Truth be told, we generally find speed sports to be a little boring. Whether it’s cars going around in circles for hours on end or swimmers competing to be a few milliseconds faster than everyone else, we just don’t feel the need for speed. Unless, of course, you’re talking about speedy 3D printers like “The 100”, which claims to produce high-quality prints in a tenth the time of an ordinary printer. In that case, you’ve got our full attention.
What makes [Matt the Printing Nerd]’s high-speed printer interesting isn’t the fact that it can do a “Speedboat Run” — printing a standard Benchy model — in less than six minutes. Plenty of printers can do the same thing much, much faster. The impressive part is that The 100 does it with a 3D-printed frame. In fact, most of the printer’s parts are 3d printed, a significant departure from most speed printer builds, which generally shy away from printed structural elements. [Matt]’s design also aims to keep the center of gravity of all the printer’s components within a very small area, which helps manage frame vibrations that limit print quality. The result is that the CoreXY gantry is capable of a speed of 400 mm/s and an eye-popping 100,000 mm/s² acceleration. What also sets [Matt]’s printer apart is that The 100 is designed to be a daily driver. It has a generous 165 mm x 165 mm print bed, which is far more useful than a bed that’s barely bigger than a standard Benchy.
The video below has much more details on the open-source build, plus some nice footage of some speed runs. The quality of the prints, even done at speed, is pretty impressive. Perhaps there is a point to speed sports after all.
7 thoughts on “3D-Printed Parts Don’t Slow Down This Speedy Printer”
It’s like Tantillus but without the janky XY mechanism.
How hard was it to match the melted filament volume flow (in both rate and acceleration) to the movement of the printhead (again in rate and acceleration) ? If they’re mismatched in time by ??? you’ll end up with fat lines on deceleration of the printhead and skinny lines on acceleration. And given the high printhead speeds, I have to believe there’s more time spent accelerating and decelerating that is the norm for a typical printer.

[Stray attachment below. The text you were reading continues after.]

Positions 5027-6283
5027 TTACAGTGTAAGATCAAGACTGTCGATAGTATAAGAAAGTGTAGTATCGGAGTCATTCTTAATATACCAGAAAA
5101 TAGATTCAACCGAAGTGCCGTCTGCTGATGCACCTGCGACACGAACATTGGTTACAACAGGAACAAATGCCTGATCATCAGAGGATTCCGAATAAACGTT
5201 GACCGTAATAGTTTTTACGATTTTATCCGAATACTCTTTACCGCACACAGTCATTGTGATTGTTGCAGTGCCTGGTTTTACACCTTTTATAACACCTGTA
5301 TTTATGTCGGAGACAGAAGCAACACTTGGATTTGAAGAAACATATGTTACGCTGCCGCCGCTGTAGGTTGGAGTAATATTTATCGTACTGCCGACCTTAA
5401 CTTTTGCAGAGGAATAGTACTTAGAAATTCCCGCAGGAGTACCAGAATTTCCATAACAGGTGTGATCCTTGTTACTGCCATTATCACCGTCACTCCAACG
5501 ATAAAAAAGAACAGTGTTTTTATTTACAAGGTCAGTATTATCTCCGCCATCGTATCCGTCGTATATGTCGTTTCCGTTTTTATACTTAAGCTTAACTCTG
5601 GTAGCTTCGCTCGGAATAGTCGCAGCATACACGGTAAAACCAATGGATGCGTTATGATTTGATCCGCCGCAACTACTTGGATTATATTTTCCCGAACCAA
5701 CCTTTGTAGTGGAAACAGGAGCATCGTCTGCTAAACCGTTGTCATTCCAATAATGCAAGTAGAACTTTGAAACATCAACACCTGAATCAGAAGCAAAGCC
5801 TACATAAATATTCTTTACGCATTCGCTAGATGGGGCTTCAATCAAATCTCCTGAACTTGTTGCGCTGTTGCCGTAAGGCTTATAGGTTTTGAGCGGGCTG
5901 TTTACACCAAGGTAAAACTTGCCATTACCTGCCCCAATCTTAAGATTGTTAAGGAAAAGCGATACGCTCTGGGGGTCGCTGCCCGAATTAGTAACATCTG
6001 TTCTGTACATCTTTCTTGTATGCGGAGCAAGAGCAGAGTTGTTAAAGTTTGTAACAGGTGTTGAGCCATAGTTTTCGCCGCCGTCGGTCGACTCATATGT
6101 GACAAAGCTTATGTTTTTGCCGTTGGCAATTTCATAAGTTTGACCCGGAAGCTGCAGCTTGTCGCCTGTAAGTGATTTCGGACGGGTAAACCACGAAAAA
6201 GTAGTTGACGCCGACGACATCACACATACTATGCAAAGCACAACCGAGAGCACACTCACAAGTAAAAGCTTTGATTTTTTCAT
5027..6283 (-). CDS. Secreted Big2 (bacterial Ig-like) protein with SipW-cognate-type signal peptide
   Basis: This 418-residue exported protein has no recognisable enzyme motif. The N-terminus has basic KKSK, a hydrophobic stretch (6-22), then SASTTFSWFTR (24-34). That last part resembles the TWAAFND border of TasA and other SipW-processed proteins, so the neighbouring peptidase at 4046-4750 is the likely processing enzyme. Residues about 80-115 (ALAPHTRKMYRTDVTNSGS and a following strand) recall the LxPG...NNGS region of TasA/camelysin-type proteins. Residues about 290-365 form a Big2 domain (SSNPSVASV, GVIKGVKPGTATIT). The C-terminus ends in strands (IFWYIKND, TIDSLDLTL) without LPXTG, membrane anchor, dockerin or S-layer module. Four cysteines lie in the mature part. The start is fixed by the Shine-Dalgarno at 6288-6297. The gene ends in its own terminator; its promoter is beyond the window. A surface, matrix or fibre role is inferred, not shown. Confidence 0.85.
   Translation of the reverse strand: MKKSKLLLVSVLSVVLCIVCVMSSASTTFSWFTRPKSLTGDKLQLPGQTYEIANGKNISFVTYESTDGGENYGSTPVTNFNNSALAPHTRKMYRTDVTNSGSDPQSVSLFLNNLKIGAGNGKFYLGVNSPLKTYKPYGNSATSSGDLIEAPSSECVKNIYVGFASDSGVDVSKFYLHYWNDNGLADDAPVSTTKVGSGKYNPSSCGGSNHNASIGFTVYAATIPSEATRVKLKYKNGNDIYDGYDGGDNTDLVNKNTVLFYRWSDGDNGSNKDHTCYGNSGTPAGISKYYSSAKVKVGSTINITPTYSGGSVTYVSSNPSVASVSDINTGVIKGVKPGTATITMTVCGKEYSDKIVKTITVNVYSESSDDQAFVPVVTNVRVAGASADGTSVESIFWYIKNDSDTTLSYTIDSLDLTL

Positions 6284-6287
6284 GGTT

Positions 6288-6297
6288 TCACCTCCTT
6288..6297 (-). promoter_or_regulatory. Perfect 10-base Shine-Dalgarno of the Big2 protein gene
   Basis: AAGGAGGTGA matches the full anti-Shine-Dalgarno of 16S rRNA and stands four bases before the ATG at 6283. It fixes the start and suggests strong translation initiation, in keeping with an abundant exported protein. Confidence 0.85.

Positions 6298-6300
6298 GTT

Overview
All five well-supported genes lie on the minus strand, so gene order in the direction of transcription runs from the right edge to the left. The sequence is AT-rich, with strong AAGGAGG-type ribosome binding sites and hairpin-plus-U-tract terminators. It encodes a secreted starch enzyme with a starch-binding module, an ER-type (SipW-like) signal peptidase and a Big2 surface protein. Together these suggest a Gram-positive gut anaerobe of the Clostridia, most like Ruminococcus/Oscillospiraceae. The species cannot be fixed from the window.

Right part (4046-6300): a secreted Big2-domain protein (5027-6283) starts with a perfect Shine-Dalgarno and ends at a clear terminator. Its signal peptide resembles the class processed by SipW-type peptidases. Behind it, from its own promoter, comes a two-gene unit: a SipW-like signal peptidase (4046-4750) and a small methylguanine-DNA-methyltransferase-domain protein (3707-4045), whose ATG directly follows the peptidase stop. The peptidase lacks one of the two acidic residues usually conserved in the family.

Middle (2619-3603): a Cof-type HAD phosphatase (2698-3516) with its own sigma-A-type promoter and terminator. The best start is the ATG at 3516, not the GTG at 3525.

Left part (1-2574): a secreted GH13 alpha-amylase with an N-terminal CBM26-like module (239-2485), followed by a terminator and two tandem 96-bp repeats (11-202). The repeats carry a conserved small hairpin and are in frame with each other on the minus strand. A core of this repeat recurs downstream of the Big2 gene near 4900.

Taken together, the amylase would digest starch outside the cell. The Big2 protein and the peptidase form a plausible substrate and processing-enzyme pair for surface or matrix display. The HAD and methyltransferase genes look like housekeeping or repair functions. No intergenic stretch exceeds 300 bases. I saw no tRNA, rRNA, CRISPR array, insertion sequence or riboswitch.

Kudos on an impressive build.
Klipper’s pressure advance makes this not a problem. It’s only really an issue on cheap printers that either have hardware that marlin firmware doesn’t support for it’s pressure advance implementation called linear advance, or where the manufacturer has enabled the bare minimum of marlin features rather than spending the development time to get good results.
“What makes [Matt the Printing Nerd]’s high-speed printer interesting isn’t the fact that it can do a “Speedboat Run” — printing a standard Benchy model — in less than six minutes. Plenty of printers can do the same thing much, much faster.”
Sorry but I strongly disagree with the way this is framed. Very few printers are able to do a sub 6min Benchy, especially with such a nice finish quality. True, some heavily modded ones are able to “print” a sub 3min benchy, but all you get in the end is a stringy blob of plastic that resembles a boat . To make a fair comparison, you have to look for “quality” speedboat races, and in this regard The 100’s seems to me one of the most impressive entries ever in this section of the “contest” . For reference, the Bambu Labs machines, which are the fastest you can buy assembled today, churn out a similar benchy in about 17 minutes.
I guess what I want to say here is that if it prints reliably, this is not merely just a “high performance 3D printed printer”, it’s a very high performance printer overall possibly on par or even superior to almost any kind of FDM printer that you can find today, including industrial grade ones as well as DIY hobbyist ones that use metal parts and easily costs 10x more, like Voron or VzBot, at least when it comes to speed/quality. The fact that it has a 3D printed frame should only make this feat more impressive, instead of hiding it. In any case, kudos for the design, this looks like a very intersting machine :)
These are impressive results. The 6 minute Benchy is ugly (it passes speedboat rules so whatever) but the 16 minute Benchy is great. I also like that it was designed to scale up more than Benchy size.
No credit to the rook or rook 180 which this is “inspired” on. Even the toolhead is a rookery. This is basically a mashup mod of those two printers.
He mentions it at 1:10ish in the video… But it would be nice if had mentioned the props.
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